Friday, November 8, 2013

The downside of upside

I know that medicine in the US is heinously more expensive than medicine in other nations that have national healthcare.  What I didn't know is exactly why.  There are lots of things that contribute to the discrepancy between the unparalleled spending in the US on healthcare and the mediocre returns but it turns out the biggest one is the very thing people so often trumpet as its greatest attribute:  Competition.  I read a fascinating article that gives numbers to the other things that are often blamed for the cost of healthcare like malpractice suits, reimported drugs and uninsured care.  Those things only make up a small fraction of the cost though, and it becomes clear that the real cost is that hospitals make up prices and people end up paying them.

There is a broad assumption that many people make and which underpins right wing economic philosophy that letting corporations do what they want without restriction will automatically bring about low prices and good results.  It is a veneration of the free market as a source of good in essence; almost a religious belief in the power of unrestricted exchange.  There is no denying the power of exchange as it is a massive force in the improvement our lives have seen in the modern day.  The trouble comes when people follow that fact with the incorrect assumption that the freedom for corporations to do whatever they want will somehow tap into the well of goodness that exchange brings and generate good outcomes for people.  It *can*, but often it does the exact opposite.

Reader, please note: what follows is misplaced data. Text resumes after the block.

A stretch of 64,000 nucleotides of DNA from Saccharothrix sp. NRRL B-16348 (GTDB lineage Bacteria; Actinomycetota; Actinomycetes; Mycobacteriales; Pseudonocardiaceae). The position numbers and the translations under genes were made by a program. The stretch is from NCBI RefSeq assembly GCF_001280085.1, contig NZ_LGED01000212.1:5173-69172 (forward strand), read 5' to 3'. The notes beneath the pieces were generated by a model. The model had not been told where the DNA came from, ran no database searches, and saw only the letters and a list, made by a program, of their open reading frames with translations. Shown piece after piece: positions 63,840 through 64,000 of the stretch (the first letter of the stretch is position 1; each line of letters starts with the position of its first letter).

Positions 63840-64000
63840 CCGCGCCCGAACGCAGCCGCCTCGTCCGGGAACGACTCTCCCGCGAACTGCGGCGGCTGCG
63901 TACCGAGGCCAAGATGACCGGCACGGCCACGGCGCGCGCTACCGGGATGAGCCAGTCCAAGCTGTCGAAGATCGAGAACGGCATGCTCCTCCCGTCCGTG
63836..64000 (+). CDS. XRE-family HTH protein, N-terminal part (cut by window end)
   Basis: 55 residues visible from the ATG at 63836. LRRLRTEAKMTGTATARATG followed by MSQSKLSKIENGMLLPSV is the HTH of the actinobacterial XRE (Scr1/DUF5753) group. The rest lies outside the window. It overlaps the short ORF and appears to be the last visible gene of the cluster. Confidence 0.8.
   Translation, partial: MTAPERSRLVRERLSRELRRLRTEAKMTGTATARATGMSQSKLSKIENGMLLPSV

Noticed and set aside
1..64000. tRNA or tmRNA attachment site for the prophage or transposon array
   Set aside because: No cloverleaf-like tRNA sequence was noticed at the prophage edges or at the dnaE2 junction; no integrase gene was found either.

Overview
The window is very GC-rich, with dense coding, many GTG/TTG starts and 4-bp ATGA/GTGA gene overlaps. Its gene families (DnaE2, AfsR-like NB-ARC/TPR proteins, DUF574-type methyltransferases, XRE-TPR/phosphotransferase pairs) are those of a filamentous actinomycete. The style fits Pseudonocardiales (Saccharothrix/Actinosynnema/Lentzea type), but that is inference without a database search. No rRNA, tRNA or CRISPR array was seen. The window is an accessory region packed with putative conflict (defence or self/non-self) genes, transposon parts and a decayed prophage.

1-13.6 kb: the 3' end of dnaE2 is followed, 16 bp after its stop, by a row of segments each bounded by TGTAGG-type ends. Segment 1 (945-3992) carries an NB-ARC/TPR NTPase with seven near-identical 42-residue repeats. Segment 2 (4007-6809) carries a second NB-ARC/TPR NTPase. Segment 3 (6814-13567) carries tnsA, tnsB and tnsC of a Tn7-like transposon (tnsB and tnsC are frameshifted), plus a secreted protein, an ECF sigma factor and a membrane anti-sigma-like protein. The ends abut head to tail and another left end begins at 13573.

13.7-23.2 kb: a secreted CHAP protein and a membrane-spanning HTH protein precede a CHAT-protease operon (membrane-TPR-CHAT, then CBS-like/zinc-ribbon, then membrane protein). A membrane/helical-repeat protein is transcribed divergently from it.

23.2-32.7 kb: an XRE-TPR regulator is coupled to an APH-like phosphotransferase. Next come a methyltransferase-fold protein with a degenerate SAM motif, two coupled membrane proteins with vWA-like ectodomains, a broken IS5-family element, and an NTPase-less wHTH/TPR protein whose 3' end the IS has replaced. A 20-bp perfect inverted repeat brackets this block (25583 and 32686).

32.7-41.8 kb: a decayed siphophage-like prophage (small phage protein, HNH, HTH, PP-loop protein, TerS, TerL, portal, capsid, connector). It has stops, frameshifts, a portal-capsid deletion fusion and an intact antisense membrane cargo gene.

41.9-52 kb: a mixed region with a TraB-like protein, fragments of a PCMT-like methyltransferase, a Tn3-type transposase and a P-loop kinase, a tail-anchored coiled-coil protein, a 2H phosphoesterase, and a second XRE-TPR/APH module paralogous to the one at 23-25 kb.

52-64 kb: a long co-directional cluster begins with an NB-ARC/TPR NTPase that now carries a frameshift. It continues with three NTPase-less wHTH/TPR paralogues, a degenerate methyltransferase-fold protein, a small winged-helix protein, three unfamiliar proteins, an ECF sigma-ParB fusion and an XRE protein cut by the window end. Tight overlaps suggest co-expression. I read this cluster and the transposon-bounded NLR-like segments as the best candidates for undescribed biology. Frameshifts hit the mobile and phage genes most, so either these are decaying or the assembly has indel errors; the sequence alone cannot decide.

In the case of health care people simply can't or don't make rational economic decisions.  They end up paying enormous sums for relatively insignificant procedures because they only find out the price after the procedure.  They make poor decisions on which health insurance plan actually provides value for them because they don't understand medicine or the medical system.  There simply isn't room for practical and effective comparison of prices and benefits when it comes to medicine (especially emergency medicine!) in people's lives.

In the case of health care the only rational choice to maximize the greater good of people is for the government to provide a default option.  They keep prices in line and avoids people making catastrophic mistakes with their health which the government ends up paying for anyway.  Simply put, free competition is a fine thing (and there isn't enough of it in many, many sectors).  However, it doesn't always work and worshiping it as a universal source of goodness is not appropriate or effective.


  1. So I assume you are pro-Obamacare.

  2. Not exactly? I think a full nationalized healthcare system would be best. There are all kinds of terrible things about Obamacare though and honestly I can't figure out if it is actually a good thing or not. I like giving everyone coverage but this particular method is such a mess.

    So I suppose my answer is that I think that Obamacare is a trainwreck but that it might well be a better trainwreck than the system before it.